Rosalina Mestric
Resident Gardener - Pomonok Houses, Bulb Brigade volunteer

In the warmer months, Ms. Mestric, a resident gardener of Pomonok Houses, can usually be found tending her slice of land known as Mestric Garden. Originally from Brazil, Ms. Mestric has given back to her new community by cultivating a beautiful space that is a visual delight for her neighbors to enjoy. As a long-time member of NYCHA’s Garden & Greening Program, her garden reflects the positive benefits of a resident taking ownership of a space that would otherwise be neglected. Her commitment to beautifying her development goes beyond her garden plot, as she decorates the garden with her own folk art created from found materials, and engages young residents to plant with her. Rosalina, our star Bulb Brigade volunteer for the past two seasons of the Daffodil Project, travels from far out Queens every fall to accompany us at our bulb distributions throughout the city. Her dedicated spirit demonstrates her passion and love for gardening as well as her commitment to fostering the next generation of stewards. Our events would not be the same without her.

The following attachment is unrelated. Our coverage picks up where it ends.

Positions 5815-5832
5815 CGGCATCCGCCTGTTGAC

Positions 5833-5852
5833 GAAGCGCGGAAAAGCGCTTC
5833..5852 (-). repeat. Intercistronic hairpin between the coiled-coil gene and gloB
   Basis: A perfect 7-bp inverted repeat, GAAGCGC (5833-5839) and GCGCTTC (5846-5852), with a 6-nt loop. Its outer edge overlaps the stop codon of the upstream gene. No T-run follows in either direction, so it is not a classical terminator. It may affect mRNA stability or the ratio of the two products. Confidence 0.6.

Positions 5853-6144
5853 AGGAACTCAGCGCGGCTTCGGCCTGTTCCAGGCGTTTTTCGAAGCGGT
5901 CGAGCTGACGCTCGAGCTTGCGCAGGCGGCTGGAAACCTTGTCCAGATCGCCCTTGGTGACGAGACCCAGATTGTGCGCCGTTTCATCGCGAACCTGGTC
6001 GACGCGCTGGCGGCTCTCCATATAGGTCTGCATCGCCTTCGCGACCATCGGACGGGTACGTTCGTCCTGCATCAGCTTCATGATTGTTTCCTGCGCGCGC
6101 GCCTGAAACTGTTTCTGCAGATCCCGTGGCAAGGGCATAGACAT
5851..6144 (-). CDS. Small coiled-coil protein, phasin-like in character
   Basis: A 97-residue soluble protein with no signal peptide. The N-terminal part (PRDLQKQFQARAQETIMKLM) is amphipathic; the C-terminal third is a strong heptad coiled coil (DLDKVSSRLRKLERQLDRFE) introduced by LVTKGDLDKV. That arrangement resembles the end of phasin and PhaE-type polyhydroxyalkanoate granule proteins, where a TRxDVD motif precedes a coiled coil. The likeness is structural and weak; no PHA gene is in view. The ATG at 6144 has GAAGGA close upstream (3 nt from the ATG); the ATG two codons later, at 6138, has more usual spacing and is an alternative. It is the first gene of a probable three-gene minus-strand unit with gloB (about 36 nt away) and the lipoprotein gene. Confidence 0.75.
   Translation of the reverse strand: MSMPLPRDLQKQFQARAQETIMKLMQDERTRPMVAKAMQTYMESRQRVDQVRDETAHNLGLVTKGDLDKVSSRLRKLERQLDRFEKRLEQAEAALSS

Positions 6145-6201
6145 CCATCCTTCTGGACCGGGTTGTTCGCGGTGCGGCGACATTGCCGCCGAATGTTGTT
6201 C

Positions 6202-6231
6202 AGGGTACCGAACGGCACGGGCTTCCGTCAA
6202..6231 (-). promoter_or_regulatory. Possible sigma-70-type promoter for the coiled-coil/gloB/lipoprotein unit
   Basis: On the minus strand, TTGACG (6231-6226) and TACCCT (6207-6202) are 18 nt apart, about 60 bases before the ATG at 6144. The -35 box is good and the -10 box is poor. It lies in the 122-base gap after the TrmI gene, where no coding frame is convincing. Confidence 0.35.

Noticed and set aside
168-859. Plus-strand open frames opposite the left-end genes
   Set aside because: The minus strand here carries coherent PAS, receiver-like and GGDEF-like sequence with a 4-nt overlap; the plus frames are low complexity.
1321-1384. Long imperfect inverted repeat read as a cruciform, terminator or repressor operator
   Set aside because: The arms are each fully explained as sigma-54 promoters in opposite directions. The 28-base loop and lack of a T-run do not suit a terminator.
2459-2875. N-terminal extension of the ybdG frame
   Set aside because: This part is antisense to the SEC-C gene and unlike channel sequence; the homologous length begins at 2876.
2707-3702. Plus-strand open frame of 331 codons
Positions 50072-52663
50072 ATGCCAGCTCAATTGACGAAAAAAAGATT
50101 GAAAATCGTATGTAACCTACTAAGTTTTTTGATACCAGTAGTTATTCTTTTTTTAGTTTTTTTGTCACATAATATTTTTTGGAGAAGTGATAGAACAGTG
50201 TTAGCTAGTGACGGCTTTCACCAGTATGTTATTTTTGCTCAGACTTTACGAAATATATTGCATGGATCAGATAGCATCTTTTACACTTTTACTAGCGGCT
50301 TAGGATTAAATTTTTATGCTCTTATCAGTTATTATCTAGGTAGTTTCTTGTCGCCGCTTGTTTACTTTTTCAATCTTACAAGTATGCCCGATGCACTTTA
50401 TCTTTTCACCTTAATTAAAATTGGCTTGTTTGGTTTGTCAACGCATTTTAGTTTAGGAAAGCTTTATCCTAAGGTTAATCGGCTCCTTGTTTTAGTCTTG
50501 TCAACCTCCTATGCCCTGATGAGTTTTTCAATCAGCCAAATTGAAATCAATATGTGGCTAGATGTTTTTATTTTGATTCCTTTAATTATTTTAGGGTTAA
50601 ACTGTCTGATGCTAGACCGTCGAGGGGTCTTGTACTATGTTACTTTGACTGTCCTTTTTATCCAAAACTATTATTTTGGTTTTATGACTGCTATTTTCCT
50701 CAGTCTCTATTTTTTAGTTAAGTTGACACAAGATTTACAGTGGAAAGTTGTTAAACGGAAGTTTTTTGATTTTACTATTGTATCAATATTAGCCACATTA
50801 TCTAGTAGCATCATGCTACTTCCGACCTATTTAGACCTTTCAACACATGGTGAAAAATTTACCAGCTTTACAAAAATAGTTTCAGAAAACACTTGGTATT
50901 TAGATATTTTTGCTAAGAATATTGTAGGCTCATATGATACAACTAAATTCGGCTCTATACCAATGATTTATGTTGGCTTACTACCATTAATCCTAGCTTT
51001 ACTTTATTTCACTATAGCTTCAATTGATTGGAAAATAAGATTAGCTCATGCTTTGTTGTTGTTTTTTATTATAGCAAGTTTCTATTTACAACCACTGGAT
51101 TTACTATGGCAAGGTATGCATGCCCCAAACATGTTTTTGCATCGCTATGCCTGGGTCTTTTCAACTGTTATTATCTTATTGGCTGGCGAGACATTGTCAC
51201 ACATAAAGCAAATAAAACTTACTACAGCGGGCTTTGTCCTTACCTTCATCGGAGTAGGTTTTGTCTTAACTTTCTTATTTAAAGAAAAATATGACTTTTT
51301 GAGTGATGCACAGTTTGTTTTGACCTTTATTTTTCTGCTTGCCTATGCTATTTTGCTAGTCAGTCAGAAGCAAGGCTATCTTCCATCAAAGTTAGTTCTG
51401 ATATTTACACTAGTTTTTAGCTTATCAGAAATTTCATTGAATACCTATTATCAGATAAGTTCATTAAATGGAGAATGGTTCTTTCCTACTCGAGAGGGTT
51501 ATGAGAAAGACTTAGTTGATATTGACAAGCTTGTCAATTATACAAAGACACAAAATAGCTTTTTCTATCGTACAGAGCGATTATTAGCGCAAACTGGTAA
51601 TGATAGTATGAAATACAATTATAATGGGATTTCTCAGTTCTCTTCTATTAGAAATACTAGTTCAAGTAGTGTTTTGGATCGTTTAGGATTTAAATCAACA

Pamela Pettyjohn
Coney Island Beautification Project

The Coney Island Beautification Project was founded in response to Hurricane Sandy’s impact on the waterfront community. Two years post-Sandy, the organization continues to be a great force, engaging community members in beautification events to foster neighborhood stewardship. This spring, hundreds of daffodils will bloom all along Mermaid Avenue because of the Coney Island Beautification Project. The group organized the students of P.S 188, 288, 329, and Liberation Diploma Plus Academy (an alternative high school), along with a large network of community partners to make this event happen. In addition to the daffodil planting volunteer day, CIBP hosts “It’s My Park Day” events, street tree care workshops, and supports other local organizations. Coalitions like the Coney Island Beautification Project prove that residents can feel proud of their community by taking ownership for their streets, parks, and open spaces, while also continuing the important work of rebuilding a neighborhood hard-hit and still recovery.